Long before it became a high- society fad, an old, grey haired, yoga teacher tried to instil this quality into my 17 year old self. I thought it sounded good, but dismissed it as something that old people do. Not sure why the idiot me thought that though. Being aware of one’s internal self, and being in tune with the present moment, should not just be a old person thing. Ugh, stupid teen!

Mindfulness is important, now more than ever. We are a distracted generation. Technology, social media and the “flattening” of the world has literally ripped our privacy to shreds and most of us never seem to have single moment in a day when we aren’t occupied with something. Our children have no idea what it means to be bored and our grandchildren will probably have wifi receivers fitted into their heads or something.

I sometimes don’t remember for sure what I had for breakfast. One day coalesces into the next, while we swim deep in the quagmire of posts, blogs, vlogs, news, chats, video calls..

I switch on the radio every time I drive. I put earplugs on when I work out. I am reading something when I breastfeed. Watching TV when I eat and youtube videos when I get ready in the morning. A bit pathetic I think.

We are afraid or possibly bored with our own company, when did it come to that?

Yesterday, I chose to train without my head phones (rather I was forced to, as I had forgotten them). I concentrated on each muscle as I used them. I found running on the treadmill extremely boring, so I tried to focus on and try a new method of breathing.

I paid attention to every niggle and was mindful of how one arm seemed to take the slack for the other while I did combined exercises.

I always knew my forearms sucked, but not until yesterday did I realise how much.

I found out that my legs were even stronger that I thought they were and I was grossly undermining them by not pushing them hard enough.

I strained my neck muscles whenever I struggled with finishing a set.

My breathing was out of whack and was messing with my efficiency.

Just paying attention to my body and breathing, taught me more than anything that a personal trainer or expert could tell me.

I was so fascinated, that I chose to not to put the music on when I drove back. I was so much more aware of my surroundings. As I walked back to my car in the dim glow of the street lamp, I wondered how easy it would be for someone to grab the distracted me from behind and run away with my belongings, or worse. I looked back instinctively and found nothing amiss.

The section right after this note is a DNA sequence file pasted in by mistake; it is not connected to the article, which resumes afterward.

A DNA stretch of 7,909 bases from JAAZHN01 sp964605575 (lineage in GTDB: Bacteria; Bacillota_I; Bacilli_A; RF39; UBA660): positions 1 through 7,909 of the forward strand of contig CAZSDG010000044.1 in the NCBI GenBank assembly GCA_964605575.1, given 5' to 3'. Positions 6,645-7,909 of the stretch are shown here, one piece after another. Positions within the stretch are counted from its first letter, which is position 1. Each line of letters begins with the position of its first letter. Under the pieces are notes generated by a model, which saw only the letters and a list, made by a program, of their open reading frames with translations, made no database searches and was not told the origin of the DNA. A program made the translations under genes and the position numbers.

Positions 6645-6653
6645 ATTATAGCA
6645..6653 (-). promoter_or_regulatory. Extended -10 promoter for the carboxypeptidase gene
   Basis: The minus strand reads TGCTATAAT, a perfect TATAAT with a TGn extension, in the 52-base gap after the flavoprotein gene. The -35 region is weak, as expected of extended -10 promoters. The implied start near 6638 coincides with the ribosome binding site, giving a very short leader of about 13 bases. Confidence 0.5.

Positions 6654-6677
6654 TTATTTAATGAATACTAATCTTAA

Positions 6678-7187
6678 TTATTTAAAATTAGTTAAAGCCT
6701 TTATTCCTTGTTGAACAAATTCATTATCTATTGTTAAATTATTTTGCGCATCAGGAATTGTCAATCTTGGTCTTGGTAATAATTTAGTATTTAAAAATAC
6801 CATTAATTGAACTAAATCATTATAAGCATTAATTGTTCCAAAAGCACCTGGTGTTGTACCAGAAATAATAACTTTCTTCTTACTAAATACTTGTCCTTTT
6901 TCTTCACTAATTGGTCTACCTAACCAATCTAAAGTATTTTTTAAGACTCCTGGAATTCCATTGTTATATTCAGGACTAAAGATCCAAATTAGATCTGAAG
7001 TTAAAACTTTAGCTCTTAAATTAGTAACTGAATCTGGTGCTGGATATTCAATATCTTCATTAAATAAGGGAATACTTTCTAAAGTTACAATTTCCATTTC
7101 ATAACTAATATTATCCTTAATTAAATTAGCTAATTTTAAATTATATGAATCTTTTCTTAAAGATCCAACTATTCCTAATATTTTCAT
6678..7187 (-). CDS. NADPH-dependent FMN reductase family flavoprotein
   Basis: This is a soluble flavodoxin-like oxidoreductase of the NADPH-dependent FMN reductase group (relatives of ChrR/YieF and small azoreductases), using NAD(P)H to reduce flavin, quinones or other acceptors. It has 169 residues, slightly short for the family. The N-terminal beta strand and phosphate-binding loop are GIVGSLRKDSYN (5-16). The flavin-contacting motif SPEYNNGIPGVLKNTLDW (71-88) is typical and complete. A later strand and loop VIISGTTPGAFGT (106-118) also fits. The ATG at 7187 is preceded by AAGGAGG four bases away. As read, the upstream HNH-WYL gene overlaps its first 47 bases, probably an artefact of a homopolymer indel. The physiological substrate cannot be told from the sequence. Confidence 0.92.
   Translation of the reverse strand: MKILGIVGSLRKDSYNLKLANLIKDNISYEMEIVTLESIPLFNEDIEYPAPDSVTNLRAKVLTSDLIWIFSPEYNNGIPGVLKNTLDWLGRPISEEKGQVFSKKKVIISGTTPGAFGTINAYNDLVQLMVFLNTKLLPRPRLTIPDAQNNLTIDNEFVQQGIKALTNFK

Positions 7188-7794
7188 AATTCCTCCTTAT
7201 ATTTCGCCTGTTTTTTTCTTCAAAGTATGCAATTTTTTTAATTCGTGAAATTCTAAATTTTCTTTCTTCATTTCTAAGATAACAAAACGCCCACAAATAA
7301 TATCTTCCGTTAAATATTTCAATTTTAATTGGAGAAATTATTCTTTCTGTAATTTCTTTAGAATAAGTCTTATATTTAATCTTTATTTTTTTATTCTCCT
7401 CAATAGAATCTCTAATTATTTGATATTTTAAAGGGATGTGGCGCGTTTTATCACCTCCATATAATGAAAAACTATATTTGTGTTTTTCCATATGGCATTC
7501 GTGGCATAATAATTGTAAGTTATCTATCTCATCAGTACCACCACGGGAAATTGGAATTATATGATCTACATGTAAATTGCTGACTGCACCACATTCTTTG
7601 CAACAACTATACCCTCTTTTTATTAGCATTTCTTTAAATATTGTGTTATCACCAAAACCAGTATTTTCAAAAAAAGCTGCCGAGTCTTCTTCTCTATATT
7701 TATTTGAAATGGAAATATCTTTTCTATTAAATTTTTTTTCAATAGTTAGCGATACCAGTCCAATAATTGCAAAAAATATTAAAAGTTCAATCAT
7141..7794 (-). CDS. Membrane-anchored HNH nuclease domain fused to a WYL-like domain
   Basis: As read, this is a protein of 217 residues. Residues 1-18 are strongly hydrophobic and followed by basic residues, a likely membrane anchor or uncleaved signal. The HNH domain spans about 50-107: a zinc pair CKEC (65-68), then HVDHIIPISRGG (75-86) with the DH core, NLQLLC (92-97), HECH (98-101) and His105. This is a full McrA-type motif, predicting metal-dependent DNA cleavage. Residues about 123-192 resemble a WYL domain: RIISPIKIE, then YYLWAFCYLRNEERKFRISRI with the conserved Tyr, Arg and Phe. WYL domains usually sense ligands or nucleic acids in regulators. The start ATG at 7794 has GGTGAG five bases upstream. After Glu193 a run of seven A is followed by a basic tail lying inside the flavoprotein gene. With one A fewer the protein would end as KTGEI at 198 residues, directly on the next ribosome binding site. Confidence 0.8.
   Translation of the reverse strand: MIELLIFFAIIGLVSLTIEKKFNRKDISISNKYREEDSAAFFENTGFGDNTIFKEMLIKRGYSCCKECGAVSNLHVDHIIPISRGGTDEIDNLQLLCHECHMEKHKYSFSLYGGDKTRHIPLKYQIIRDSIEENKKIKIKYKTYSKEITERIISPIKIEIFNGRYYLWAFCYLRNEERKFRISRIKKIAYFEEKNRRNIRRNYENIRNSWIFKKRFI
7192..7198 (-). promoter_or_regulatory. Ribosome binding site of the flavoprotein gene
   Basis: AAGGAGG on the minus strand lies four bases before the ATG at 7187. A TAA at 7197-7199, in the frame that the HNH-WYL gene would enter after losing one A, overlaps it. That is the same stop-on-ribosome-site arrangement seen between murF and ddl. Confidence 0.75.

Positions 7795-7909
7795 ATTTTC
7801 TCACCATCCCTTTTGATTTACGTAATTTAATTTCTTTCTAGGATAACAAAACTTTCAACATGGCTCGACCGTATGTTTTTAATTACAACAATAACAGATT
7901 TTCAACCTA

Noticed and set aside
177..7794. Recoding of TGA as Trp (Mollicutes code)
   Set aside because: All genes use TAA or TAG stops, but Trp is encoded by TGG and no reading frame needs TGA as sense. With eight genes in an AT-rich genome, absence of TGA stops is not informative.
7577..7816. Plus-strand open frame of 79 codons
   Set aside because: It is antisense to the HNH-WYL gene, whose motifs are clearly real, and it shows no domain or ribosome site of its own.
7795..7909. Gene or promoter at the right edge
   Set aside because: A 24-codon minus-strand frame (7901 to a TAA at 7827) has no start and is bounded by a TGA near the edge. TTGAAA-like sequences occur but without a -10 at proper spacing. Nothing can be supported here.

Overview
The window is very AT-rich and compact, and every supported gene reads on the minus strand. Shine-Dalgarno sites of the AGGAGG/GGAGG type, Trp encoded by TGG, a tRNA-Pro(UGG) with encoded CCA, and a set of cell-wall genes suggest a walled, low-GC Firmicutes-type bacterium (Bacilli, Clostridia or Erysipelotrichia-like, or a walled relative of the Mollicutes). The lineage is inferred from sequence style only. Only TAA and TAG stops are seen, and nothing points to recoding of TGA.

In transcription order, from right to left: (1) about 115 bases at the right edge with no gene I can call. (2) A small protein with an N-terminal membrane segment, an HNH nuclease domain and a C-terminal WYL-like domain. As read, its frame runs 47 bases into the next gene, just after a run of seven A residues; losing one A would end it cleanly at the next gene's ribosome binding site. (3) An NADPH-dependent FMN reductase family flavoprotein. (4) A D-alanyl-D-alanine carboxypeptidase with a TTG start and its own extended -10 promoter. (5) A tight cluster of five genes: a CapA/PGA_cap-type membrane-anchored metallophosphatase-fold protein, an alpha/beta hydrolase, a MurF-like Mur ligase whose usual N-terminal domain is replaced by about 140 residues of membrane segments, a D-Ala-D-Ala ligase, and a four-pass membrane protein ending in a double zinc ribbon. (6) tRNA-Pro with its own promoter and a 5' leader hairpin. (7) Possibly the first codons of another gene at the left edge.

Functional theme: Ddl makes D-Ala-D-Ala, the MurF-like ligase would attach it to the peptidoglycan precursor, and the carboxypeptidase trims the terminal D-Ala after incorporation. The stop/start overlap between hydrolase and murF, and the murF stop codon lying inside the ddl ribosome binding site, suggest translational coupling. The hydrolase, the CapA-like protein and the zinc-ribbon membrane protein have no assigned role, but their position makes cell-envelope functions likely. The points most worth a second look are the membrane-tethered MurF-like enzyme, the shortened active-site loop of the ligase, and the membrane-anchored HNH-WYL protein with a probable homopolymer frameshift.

As I sat in my stuffy car and took a moment, I concentrated on breathing deep and full, and felt each muscle group loosen and relax, one by one. I noticed the unique hum of the engine, and how it seemed to mirror my breathing as we idled at a traffic signal.

Like usual, I took the stairs to our apartment. Usually, I run up the five floors, the aim being to simply finish the task as quick as possible. Last evening, I leisurely stepped on each stair, realising that unlike the usual running junkie I am hamstring and glute dominant rather than quad dominant. My quads are in fact an embarrassment! I also realise how much easier it is to climb five floors after a good workout rather than after I stand the whole day (in the procedure room or OR).

To continue on this path of accidentally discovered mindfulness, I chose to not have any distractions during our next nursing session. No TV, books, iPads, laptops or phones. I stared into the brown- grey eyes of my three month old. His eyes are the most extraordinary color I realised. Not entirely brown, sometimes grey. Their intrigue and beauty enhanced by startlingly prominent limbal rings. He watched intently and seemed to converse with me, as we sat silently in our private bubble of contentment. I was mindful of my indescribable feeling of belonging and attachment to this tiny human and felt a strange sense of joy settling in. Sounds like a load of crappy mumbo- jumbo, but honestly I speak the truth and nothing but the truth!

There is something after all to this mindfulness brouhaha. And I hope to practice more of it in my day to day existence.

You folks too should give it a go.

Till next time.

Dr J.

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